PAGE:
Sonic bloom: Design Museum Holon is making noise about audio design

external facade to function as a large-scale echo chamber
'The Sound of Architecture' uses Design Museum Holon's external facade to function as a large-scale echo chamber. Photography: Shay Ben Efraim
(Image credit: Shay Ben Efraim)

‘Here in Israel, we tend to blame the younger generation for choosing to go to a restaurant or concert over a museum,’ says Maya Dvash, chief curator at Design Museum Holon. ‘But they do this because of the need to have an experience – something that wasn’t previously fulfilled by the classic museum visit.’

Dvash and her team are on a mission to change this, filling Israel's premier design hub with immersive displays to touch, play with and hear, eschewing stuffy glass cabinets and library-quiet galleries. Recall the virtual reality units at the ‘eyewear through the ages' display last year, or Ron Arad's digital experimentations with crushed cars back in 2013.

For the museum's landmark summer exhibition, ‘Sound and Matter in Design’, interactivity is built into the very fabric of the building. Ron Arad's sweeping Corten steel walls have been dotted with speakers, emitting sounds controlled by the visitors themselves. Split into three parts, the exhibition comprises ‘Sensing Sound’, created and curated by Anat Safran and Lila Chitayat along with eight other sound artists and the Upper Gallery exhibition; ‘Seeing Sound’, curated by Anat Safran, Lila Chitayat and Elisabetta Pisu.

Cube Radio Ts 505 1977 Brionvega

'Cube Radio TS505', by Richard Sapper and Marco Zanuso, 1977. 

(Image credit: Brionvega)

The exhibition comes at a moment of flux and reinvention in the world of audio design, as interconnectivity and portability become design priorities. ‘These days, we can listen to music everywhere, we are still able to hear, but we have been de-sensitised to sound, and are losing the ability to listen properly,’ says Dvash. ‘Our exhibition gives a place to a very special way of listening. Listening with attention.’

Our ears are pricked. The lower gallery is filled with a ‘Sensing Sound' installation. Built specifically to connect us to sounds we would normally block out, it ‘aims to teach us how to listen again’, says Dvash. The installation includes original sound works, translated into visual representations influenced by the movement of visitors.

The Upper Gallery houses over 50 objects designed from the 1960s to the present, divided into three categories: stationary, mobile, and interactive objects, which exemplify the conceptual shift from object design to the design of a user experience.

It's a change reflected by the museum's own, ever-growing emphasis on audience engagement. ‘The modern exhibit attender wants more than to just see, they want to understand,' Dvash explains. ‘“Sound and Matter in Design” does just that, it gives the visitor not just a didactic tour of the museum, but rather the whole experience.’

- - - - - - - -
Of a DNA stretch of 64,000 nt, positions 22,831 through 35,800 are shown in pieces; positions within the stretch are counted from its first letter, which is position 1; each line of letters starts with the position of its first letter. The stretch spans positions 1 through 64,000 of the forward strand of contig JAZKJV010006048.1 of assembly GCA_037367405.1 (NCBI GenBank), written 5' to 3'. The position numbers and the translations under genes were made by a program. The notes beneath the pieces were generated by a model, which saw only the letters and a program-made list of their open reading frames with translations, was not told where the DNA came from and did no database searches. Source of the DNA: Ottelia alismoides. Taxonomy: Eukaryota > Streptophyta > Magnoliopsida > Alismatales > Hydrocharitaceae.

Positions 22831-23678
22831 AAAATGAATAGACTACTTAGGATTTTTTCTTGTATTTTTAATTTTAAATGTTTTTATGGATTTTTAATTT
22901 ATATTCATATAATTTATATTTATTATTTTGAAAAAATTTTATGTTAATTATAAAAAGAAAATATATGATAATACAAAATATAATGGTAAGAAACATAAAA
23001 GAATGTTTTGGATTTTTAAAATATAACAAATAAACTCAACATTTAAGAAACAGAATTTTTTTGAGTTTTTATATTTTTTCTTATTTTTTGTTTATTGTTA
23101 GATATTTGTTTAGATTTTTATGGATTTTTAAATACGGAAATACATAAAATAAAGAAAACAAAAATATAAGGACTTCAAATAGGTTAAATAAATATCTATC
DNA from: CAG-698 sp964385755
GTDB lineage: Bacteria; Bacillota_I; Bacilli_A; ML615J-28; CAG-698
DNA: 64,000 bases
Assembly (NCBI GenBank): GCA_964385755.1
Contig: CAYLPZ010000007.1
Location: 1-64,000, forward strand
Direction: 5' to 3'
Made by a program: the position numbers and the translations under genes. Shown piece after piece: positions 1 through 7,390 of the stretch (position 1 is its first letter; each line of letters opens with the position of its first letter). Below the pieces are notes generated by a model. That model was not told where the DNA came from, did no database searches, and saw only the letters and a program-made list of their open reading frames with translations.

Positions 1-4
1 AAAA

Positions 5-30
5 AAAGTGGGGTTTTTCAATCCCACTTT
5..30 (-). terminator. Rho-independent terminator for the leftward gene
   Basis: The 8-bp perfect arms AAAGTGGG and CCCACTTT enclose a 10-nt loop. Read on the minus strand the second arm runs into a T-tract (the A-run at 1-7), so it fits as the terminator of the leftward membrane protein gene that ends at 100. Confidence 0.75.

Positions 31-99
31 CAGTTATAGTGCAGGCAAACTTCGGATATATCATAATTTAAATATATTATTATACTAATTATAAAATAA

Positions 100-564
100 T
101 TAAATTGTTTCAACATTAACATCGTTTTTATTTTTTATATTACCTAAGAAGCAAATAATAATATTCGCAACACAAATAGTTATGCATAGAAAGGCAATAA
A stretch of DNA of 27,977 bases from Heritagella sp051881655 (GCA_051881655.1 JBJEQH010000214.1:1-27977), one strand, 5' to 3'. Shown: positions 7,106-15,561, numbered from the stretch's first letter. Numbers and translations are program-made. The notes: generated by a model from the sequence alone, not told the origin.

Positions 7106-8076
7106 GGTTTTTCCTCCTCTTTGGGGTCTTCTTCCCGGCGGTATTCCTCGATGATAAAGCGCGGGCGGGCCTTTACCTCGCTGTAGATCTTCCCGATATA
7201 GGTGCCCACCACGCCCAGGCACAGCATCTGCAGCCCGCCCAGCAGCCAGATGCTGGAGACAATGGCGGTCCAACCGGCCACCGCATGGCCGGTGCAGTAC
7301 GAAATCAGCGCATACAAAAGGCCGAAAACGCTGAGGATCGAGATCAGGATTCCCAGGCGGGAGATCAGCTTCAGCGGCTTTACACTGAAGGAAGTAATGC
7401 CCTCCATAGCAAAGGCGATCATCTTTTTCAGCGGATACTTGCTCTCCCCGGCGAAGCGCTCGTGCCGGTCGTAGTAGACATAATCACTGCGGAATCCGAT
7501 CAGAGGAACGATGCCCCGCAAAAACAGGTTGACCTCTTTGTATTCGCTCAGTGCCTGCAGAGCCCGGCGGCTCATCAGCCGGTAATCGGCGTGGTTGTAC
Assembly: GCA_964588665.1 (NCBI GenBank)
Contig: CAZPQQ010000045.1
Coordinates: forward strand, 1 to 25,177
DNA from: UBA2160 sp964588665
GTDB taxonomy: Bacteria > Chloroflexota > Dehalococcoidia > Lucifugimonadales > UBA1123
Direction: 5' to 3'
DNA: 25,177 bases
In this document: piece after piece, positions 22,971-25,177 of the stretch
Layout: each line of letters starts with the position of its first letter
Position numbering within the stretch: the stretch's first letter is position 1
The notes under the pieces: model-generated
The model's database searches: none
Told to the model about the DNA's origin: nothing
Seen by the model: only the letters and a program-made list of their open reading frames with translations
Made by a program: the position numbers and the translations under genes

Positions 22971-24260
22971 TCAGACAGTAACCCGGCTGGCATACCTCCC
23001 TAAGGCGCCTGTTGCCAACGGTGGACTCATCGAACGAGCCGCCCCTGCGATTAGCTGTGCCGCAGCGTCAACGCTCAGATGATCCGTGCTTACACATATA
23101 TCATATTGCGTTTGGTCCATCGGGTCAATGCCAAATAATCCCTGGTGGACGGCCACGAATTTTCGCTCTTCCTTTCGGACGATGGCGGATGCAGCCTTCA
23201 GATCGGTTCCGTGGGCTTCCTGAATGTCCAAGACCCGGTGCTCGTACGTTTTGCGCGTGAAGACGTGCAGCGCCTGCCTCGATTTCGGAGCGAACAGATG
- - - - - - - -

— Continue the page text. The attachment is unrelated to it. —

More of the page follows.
100 speakers located across the structure

Sound emanates from 100 speakers located across the structure. 

(Image credit: Shay Ben Efraim)

explores the design and evolution of stereo systems

The 'Seeing Sound' display explores the design and evolution of stereo systems and speakers.

(Image credit: Shay Ben Efraim)

50 objects designed from the 1960s to the present

'Seeing Sound' features 50 objects designed from the 1960s to the present.

(Image credit: Shay Ben Efraim)

from the 'Seeing Sound' display

'Resound No.1', by Camilla Lee, 2014, from the 'Seeing Sound' display.

(Image credit: Camilla Lee)

'Miss' from the 'Seeing Sound' display

'Miss' by Sharona Merlin, 2017, from the 'Seeing Sound' display.

(Image credit: Tamy Dahan)

interactive resonating chamber

The 'Sensing Sound' exhibition features an interactive resonating chamber.

(Image credit: Shay Ben Efraim)

exhibition exploring principles that apply to both sound and design

Installation view of 'Loops', an exhibition exploring principles that apply to both sound and design alike.

(Image credit: Shay Ben Efraim)

'V Speaker' from the 'Seeing Sound' display

'V Speaker', by Oliver Stainano, 2014, from the 'Seeing Sound' display.

(Image credit: Oliver Staiano)

'Seeing Sound' display

'Luciano', by Paolo Cappello, 2016, from the 'Seeing Sound' display.

(Image credit: Newblack)

'Sound Bucket' from the 'Seeing Sound' display

'Sound Bucket', by Bakery Studio, 2008, from the 'Seeing Sound' display.

(Image credit: Bakery Studio, Gilli Kuchik, Ran Amitai)

'Tilt' from the 'Seeing Sound' display

'Tilt', by Lucka Or, 2012, from the 'Seeing Sound' display.

(Image credit: Luka Or Studio)

INFORMATION

For more information, visit the Design Museum Holon website (opens in new tab)

ADDRESS

Design Museum Holon
Pinkhas Eilon St 8, Holon
5845400, Israel

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Elly Parsons is the Digital Editor of Wallpaper*, where she oversees Wallpaper.com and its social platforms. She has been with the brand since 2015 in various roles, spending time as digital writer – specialising in art, technology and contemporary culture – and as deputy digital editor. She was shortlisted for a PPA Award in 2017, has written extensively for many publications, and has contributed to three books. She is a guest lecturer in digital journalism at Goldsmiths University, London, where she also holds a masters degree in creative writing. Now, her main areas of expertise include content strategy, audience engagement, and social media.